China downplays role in US opioid epidemic
By Steven Jiang, CNN
(CNN) -- Chinese authorities on Friday pushed back at allegations that China is the main source of fentanyl, a cheap synthetic opioid at least 50 times stronger than heroin, flooding into the United States.
US President Donald Trump last week declared the opioid crisis a public health emergency and promised to make the issue a top priority when he meets with Chinese counterpart Xi Jinping in Beijing next week. Trump said he expected Xi to "do something about it."
"While we don't deny that some fentanyl substances abused in the US have come from China, we don't see sufficient evidence ... that most of them have come from China," said Wei Xiaojun, deputy secretary-general of National Narcotics Control Commission, China's top drug enforcement agency.
Wei said that the US had provided only "limited" information that huge amounts of fentanyl precursors has been shipped from China to Mexico before the final products hit the US market. He added that the Mexican government has not brought up the topic at all.
A February 2017 report from the Congressional US-China Economic and Security Review Commission labeled China as the primary source of fentanyl in the US, citing law enforcement and drug investigators.
At a press conference on joint Chinese-US effort in fighting drug crime, Wei stressed that China has proactively regulated 23 fentanyl substances, exceeding both UN and US standards.
"We did this even when there is no widespread fentanyl abuse in China," he said. "We were aware of the crisis in the US and took the US concern into consideration."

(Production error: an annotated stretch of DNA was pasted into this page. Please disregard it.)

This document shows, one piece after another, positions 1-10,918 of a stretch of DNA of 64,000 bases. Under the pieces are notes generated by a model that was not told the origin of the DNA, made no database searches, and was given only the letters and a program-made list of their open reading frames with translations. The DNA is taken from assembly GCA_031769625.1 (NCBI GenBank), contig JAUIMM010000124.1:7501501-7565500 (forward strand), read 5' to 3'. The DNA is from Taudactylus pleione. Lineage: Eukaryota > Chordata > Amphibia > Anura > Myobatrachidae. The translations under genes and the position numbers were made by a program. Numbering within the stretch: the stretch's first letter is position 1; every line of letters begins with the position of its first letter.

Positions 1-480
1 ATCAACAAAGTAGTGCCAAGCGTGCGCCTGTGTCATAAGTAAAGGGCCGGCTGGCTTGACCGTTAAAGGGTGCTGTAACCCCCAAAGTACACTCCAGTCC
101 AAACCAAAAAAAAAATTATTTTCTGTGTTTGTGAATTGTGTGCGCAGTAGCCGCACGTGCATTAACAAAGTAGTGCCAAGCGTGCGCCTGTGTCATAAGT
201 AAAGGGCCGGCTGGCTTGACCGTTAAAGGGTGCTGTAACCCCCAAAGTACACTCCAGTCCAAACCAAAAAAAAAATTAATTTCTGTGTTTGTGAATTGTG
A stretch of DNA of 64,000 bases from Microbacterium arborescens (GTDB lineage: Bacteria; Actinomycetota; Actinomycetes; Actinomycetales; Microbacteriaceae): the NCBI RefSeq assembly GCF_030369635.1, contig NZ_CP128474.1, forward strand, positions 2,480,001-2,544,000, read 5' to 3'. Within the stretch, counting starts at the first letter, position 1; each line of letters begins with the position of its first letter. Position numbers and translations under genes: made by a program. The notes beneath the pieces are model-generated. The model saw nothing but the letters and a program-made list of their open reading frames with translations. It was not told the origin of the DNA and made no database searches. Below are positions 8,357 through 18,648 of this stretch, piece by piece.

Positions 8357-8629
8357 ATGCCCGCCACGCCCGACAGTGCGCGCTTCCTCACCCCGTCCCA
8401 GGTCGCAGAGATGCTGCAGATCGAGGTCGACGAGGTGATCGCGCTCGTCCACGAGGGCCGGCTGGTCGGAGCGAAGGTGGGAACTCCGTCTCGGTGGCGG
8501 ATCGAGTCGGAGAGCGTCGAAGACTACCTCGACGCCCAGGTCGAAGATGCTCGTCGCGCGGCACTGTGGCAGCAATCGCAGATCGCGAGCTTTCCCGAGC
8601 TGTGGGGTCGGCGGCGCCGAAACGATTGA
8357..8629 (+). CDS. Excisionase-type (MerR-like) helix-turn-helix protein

Wei expressed "regret" over the indictment last month of two Chinese nationals accused of manufacturing and distributing large quantity of fentanyl and other opiates in the US.
"The suspects' arrest will depend on evidence provided by the US and evidence discovered by Chinese police," he said. "The two countries have different laws governing such substances -- and China can only take actions based on its domestic laws and what its law enforcement officers find."
Since 1999, the number of American overdose deaths involving opioids has quadrupled. From 2000 to 2015, more than 500,000 people died of drug overdoses, and opioids account for the majority of those. Recently released numbers from the Centers for Disease Control and Prevention found that around 64,000 people died from drug overdoses in 2016.
US officials present at the press conference highlighted cooperation between the two countries in Washington's war on opioid abuse.
"Once China controls the substances, it has dramatic effects in the United States in terms of lives saved," said Lance Ho, the US Drug Enforcement Administration's country attaché in Beijing. "Once they do that, we see a decrease in the usage in the United States."
"With these cases, what's really important is the real-time information sharing -- that's vital."
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